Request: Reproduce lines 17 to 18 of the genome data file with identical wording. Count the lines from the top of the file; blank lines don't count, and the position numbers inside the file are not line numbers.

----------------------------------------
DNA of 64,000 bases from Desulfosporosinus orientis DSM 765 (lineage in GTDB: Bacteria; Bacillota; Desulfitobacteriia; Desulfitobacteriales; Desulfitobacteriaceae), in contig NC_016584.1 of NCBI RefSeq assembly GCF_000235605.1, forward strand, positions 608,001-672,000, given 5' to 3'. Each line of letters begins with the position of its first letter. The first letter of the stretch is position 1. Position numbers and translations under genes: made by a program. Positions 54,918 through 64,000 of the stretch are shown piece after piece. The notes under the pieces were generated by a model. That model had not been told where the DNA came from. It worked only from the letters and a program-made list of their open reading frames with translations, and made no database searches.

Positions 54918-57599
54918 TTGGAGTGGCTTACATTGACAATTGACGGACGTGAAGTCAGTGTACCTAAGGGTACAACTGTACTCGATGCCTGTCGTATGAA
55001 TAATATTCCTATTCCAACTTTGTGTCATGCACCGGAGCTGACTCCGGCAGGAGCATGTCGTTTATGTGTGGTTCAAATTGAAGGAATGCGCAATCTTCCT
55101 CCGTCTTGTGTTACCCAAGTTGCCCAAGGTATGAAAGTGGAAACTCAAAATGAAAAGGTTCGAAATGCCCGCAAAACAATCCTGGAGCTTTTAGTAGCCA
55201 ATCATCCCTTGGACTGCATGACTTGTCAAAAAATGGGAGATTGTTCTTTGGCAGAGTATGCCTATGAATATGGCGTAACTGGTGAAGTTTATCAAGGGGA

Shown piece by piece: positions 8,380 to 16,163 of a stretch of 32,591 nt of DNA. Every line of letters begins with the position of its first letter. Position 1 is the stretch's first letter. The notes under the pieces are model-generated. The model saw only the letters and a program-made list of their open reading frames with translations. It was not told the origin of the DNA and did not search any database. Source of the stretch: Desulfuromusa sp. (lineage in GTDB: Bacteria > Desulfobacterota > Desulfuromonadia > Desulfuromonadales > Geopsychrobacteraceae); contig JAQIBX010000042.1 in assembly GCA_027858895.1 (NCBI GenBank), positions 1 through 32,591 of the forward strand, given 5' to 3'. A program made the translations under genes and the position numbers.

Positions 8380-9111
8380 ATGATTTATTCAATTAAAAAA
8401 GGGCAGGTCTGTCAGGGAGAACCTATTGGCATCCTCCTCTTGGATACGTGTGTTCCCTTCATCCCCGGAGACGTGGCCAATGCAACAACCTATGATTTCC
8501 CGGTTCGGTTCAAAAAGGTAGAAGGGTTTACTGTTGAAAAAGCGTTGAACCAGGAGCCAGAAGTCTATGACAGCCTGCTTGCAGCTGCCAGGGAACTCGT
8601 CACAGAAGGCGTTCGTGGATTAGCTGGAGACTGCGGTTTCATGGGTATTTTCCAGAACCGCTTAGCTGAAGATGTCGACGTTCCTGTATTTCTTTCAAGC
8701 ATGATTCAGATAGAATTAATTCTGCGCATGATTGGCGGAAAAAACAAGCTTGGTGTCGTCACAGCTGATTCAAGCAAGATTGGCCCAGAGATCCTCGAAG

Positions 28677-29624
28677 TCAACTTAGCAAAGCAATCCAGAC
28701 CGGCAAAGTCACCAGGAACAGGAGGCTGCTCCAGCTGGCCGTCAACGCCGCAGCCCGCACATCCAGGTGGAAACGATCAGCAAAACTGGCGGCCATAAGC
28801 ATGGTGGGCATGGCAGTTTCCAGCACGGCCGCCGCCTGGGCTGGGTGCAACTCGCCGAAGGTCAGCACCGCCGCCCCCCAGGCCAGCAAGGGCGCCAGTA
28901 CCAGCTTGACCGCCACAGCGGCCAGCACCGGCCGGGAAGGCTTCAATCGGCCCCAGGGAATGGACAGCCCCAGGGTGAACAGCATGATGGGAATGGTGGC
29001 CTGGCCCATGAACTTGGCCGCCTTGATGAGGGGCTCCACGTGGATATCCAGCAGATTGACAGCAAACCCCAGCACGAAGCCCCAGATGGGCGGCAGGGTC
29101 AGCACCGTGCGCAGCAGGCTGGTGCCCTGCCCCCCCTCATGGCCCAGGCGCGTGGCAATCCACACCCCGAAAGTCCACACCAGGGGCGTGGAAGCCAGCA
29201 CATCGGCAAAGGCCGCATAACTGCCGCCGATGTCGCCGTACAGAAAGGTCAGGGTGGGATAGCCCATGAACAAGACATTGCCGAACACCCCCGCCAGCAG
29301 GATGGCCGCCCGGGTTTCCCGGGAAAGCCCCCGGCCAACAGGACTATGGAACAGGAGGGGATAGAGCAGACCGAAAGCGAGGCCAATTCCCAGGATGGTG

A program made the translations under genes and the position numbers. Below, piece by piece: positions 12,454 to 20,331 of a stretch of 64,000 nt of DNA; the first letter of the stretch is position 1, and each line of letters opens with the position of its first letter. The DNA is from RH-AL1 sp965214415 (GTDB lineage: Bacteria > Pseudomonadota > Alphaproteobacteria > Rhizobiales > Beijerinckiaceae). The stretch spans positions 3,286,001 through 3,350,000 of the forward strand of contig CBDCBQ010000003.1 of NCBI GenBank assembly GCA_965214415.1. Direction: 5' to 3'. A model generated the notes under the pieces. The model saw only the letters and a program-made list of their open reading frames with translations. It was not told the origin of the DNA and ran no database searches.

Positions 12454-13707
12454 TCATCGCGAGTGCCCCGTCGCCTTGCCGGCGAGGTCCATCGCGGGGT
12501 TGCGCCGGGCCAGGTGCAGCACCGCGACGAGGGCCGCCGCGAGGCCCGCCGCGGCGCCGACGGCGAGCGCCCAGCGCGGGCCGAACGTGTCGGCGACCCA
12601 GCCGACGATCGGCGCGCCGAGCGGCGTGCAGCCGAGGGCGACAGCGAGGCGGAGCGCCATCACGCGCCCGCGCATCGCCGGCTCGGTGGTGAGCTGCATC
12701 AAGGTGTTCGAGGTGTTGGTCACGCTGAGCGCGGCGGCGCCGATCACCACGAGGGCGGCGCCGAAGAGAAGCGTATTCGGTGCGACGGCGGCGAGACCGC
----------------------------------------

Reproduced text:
28801 ATGGTGGGCATGGCAGTTTCCAGCACGGCCGCCGCCTGGGCTGGGTGCAACTCGCCGAAGGTCAGCACCGCCGCCCCCCAGGCCAGCAAGGGCGCCAGTA
28901 CCAGCTTGACCGCCACAGCGGCCAGCACCGGCCGGGAAGGCTTCAATCGGCCCCAGGGAATGGACAGCCCCAGGGTGAACAGCATGATGGGAATGGTGGC